space close to the building. So Heide just drove into
the yard. We were lucky. One of the parking cars was
just about to leave and a friendly man with Turkish
appearance gave us signals to help her get the car
into that free space.
The crowd was
fascinating for me. "All are going to the meeting?" Heide
laughed: "That would be nice." Of course not everyone
was going to the meeting. Heide explained to me, that
every weekend the place was that crowded, as the
Turkish organization held its own activities.
language meeting was held in a separate part of the
building. When we entered the hall, we were already
greeted tumultuous: "Hi, Khadija!" "How are you
today?" "Oh, did you bring one of your delicious
cakes?" "The others are in the kitchen!" "Maryam is
about to start the lesson!" Women with covered hair
and long dresses passed us. And again and again I
heard the Islamic greeting: "As-Salaamu Alaykum!" -
"May God protect you and give you security!"
I was included
in the friendly welcome and kissed on both cheeks.
Guests were welcome! The women thought it was great
that someone dared to enter the "lion's den" to see
for herself, what the Muslims are like. This meeting
appeared to be not only for German speaking Muslim
women, but also a contact group for women interested
in Islam. So I seemed to be at the right place.
We really were
late. The lesson started right away. Heide-Khadija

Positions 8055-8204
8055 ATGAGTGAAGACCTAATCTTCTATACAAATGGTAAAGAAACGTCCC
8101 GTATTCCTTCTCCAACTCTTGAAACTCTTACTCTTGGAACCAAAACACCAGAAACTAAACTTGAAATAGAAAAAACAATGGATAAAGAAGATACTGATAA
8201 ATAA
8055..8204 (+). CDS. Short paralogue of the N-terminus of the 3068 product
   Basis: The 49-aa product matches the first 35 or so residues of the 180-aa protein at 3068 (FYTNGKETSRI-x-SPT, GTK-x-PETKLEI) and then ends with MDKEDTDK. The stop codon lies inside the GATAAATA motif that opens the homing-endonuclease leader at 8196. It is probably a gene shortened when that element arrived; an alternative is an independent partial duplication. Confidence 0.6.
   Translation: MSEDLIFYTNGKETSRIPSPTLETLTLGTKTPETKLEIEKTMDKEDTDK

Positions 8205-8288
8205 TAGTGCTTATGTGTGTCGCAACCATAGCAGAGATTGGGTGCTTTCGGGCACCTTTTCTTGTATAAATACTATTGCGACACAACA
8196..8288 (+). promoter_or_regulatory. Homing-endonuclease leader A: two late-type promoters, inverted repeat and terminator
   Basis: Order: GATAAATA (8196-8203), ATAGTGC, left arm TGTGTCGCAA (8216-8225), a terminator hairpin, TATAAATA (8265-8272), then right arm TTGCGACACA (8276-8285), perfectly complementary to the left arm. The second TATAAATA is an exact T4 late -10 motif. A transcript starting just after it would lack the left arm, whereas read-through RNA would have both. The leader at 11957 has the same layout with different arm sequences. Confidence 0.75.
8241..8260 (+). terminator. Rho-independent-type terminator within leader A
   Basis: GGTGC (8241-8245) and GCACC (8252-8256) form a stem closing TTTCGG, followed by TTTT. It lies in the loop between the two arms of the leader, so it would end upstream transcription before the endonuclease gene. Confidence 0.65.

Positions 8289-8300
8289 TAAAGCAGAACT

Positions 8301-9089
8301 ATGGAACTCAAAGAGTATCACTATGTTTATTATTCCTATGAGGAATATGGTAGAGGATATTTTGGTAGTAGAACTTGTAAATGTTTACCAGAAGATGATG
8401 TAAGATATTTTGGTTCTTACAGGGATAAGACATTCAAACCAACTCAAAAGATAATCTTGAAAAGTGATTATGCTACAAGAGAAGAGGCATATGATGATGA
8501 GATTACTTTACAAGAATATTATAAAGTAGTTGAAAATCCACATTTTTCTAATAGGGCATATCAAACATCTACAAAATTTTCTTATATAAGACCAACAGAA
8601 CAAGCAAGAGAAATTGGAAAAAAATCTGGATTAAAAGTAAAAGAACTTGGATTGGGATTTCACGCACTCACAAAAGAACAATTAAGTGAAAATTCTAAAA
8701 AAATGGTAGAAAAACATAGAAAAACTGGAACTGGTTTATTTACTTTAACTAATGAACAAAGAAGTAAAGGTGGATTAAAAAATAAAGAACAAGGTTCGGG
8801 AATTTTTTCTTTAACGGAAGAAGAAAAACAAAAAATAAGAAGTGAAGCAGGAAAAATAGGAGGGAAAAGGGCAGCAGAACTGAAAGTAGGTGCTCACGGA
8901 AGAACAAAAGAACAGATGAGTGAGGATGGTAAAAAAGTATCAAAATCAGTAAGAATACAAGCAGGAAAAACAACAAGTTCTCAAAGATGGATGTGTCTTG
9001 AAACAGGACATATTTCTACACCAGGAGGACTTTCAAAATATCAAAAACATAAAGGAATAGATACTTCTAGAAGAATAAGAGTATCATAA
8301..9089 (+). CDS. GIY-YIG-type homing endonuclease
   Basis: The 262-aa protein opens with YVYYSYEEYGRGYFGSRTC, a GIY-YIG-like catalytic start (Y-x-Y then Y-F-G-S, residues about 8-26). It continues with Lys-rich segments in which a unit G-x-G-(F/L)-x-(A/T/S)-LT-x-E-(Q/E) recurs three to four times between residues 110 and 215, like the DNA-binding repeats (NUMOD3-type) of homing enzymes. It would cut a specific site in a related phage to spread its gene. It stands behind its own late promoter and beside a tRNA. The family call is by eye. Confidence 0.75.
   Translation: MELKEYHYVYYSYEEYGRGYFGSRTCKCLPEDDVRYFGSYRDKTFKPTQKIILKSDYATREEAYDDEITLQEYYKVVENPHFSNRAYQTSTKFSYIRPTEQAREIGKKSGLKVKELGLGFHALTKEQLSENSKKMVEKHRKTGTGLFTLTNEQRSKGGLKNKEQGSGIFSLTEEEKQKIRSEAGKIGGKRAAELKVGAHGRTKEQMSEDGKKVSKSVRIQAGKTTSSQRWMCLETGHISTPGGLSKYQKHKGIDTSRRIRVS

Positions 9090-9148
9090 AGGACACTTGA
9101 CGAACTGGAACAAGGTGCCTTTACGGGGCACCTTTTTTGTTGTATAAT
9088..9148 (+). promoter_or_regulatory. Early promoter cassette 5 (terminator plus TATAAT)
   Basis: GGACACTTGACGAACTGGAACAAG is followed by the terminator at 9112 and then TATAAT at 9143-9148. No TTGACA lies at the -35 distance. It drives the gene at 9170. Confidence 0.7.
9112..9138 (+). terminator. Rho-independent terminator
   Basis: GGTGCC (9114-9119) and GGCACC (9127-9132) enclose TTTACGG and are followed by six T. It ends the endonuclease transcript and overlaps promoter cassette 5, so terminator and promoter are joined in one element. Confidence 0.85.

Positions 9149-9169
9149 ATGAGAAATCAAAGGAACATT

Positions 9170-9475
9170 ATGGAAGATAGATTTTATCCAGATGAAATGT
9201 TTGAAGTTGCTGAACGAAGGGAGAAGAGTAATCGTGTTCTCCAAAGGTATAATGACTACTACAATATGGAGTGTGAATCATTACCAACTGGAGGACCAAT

placed the cake in the kitchen, and then we entered
the lecture room. The long room was covered with gray
fitted carpet. There wasn't any furniture but a
little bookshelf at the wall. The women were sitting
in a circle on the floor. They had left their shoes
outside, as it is customary in mosques and Muslim
group leader, had placed several books in front of
her. She was a corpulent lady with bright blue eyes
that glanced friendly from under the simple white
scarf. This day she talked about the continuity of
history as documented in Qur'an. About the different
prophets, that all brought the same message over and
over. The lesson didn't contain too much news for
me. Islam recognizes most prophets of the Old and New
Testament. Some of the details of the stories differ,
but the basis thought is always the same. God sends
prophets to remind the people of his message.
to me than the lesson were the listeners, that more or
less concentrated followed the lecture. "Isn't it
surprising, that the message of God again and again
was forgotten?" For some of the women the information